This is an extract from a feature which first appeared in issue 17.6 of Rouleur magazine.
These days, Fabrizio Guidi is best known as a sports director with Cannondale-Drapac. But rewind 20 years and the tall Italian with a fashionably disheveled mass of curly hair was a strong sprinter who could also drag himself over the climbs well enough to win a few minor stage races, briefly lead the Vuelta a España (twice) and capture the Giro d’Italia’s points jersey.
Guidi was also, as it happens, a deadly serious Indurain fan: for who else in their right minds would sacrifice their chances in a top home race like the Giro del Veneto, purely to be able to say he’d once ridden directly alongside the five-times Tour winner?
“He was my champion: tall, super-strong, never complained, a nice guy, a great time triallist,” Guidi recollects one morning at the Giro d’Italia as he leans back against his team car, his heftily-built figure clad in Cannondale green. And, towards the end of Guidi’s second year as a pro, in August 1996, “I finally had the opportunity to be in a race with him.
“He wasn’t in great shape and on one of the last climbs, he got dropped. So I stayed with him. I deliberately got dropped too, just to be able to follow Miguel. It was the kid in me that wanted to do that,” Guidi recognises, with a slightly guilty-looking smile, even now. Finally, having cracked, Guidi rolled across the Giro del Veneto’s finish line more than five minutes down.
Meanwhile, as he continued his gradual slide towards the exit door that autumn, Indurain came home 24th of 27 finishers in Veneto, his last ever one-day race. A week later, Indurain started his last ever Grand Tour, the 1996 Vuelta a España, only to abandon.
Three months later he’d quit the sport altogether. “It was a sad way for him to go,” says Guidi, before reflecting, “but you can’t be sure you’ll find a good way to leave anything, can you?”
Not every fan of Spanish cycling will go to such extremes as Guidi and sacrifice a slice of personal glory in exchange for a few minutes pedalling alongside their sporting hero.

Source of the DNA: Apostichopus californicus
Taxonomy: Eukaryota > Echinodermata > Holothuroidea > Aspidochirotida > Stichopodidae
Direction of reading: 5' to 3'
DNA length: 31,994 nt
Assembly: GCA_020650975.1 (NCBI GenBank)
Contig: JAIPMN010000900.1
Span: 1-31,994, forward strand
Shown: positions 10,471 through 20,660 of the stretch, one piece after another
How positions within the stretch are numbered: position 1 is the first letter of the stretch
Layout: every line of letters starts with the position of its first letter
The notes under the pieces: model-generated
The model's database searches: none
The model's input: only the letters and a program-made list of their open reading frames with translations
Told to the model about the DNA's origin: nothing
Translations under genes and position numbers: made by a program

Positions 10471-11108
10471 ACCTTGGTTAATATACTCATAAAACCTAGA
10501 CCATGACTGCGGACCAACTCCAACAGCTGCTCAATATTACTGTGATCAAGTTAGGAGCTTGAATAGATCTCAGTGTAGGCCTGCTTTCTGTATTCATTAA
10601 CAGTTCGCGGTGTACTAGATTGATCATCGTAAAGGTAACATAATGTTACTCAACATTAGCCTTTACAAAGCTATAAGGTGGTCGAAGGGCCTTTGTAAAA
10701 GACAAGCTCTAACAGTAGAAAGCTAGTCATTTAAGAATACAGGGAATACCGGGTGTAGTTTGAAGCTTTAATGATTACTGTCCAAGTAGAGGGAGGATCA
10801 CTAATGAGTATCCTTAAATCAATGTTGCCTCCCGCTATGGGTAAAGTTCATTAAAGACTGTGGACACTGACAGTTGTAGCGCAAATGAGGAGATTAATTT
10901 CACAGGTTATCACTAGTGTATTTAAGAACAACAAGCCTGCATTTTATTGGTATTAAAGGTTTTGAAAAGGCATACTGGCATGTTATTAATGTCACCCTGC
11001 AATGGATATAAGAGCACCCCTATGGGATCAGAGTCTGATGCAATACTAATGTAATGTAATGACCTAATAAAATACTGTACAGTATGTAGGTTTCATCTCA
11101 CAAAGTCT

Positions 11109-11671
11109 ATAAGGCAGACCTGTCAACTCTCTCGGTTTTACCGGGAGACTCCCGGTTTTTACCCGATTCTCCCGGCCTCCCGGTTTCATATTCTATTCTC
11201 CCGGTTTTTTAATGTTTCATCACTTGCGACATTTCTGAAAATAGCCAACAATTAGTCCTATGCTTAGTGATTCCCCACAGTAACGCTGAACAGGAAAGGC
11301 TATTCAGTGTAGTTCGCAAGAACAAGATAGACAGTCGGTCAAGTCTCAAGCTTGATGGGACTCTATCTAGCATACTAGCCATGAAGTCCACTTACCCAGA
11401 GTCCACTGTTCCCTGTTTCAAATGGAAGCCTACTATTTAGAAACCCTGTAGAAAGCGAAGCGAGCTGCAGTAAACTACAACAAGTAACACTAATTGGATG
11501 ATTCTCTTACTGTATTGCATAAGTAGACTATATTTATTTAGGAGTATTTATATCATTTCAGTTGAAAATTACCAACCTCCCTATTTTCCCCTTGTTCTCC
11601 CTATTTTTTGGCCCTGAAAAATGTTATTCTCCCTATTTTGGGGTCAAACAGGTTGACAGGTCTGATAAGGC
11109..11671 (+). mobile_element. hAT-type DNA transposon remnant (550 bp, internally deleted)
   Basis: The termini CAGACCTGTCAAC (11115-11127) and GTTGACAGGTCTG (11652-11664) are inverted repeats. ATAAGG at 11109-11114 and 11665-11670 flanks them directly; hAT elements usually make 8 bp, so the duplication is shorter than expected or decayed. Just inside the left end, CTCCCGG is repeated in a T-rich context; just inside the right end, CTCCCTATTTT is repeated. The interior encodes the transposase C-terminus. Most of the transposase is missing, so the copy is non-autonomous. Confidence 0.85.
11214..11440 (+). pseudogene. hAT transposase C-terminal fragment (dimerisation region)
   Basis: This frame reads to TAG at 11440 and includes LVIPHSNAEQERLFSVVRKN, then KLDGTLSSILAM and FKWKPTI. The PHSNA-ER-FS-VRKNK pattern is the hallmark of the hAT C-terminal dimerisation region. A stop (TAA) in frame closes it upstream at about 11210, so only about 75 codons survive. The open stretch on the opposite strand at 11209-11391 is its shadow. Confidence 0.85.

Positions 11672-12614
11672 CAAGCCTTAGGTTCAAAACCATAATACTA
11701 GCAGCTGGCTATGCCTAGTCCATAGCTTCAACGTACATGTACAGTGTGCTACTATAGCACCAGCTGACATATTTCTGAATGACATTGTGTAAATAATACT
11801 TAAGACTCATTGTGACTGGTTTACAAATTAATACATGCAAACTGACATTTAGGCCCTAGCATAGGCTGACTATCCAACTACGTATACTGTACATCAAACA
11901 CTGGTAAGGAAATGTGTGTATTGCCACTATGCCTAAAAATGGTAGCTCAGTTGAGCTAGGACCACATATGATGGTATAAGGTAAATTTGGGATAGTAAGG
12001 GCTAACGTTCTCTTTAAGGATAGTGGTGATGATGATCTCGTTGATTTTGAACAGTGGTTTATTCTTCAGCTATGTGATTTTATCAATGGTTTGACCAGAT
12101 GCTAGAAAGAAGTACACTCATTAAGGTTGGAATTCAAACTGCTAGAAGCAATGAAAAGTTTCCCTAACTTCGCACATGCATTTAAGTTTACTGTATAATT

Even in Spain, where he’s widely considered one of the country’s top two athletes along with Rafa Nadal, Miguel Indurain is probably not his country’s most popular cyclist. (That unofficial honour goes to the far more charismatic and outgoing Pedro Delgado.)
But tellingly, when interviewing and talking to Spanish people about Indurain, time after time, whatever they say isn’t immediately laced with fulsome praise for his record of five successive Tours, and still less the back-to-back Giro d’Italia wins, the Hour Record or the Olympic and Worlds gold time-trial medals. Rather they’ll just insist on what a genuinely nice bloke he is.
And it’s not just the Spanish. “I think he’s the only rider I’ve ever come across who didn’t make a single enemy in the peloton,” says Giovanni Lombardi.
Lombardi, as Mario Cipollini’s lead-out man, raced alongside Indurain before turning rider’s agent and race organiser. He’s had a spell living in Madrid’s Chueca district, where he once ran a boutique shoe shop, so he knows Spain well, too. “It’s not something only I say, everybody says it: he was a señor.”
Indeed, Jim Ochowicz the manager of America’s top teams, 7-Eleven and Motorola, during Indurain’s professional career, prefers to call Indurain a caballero, a gentleman. But he means much the same thing as Lombardi.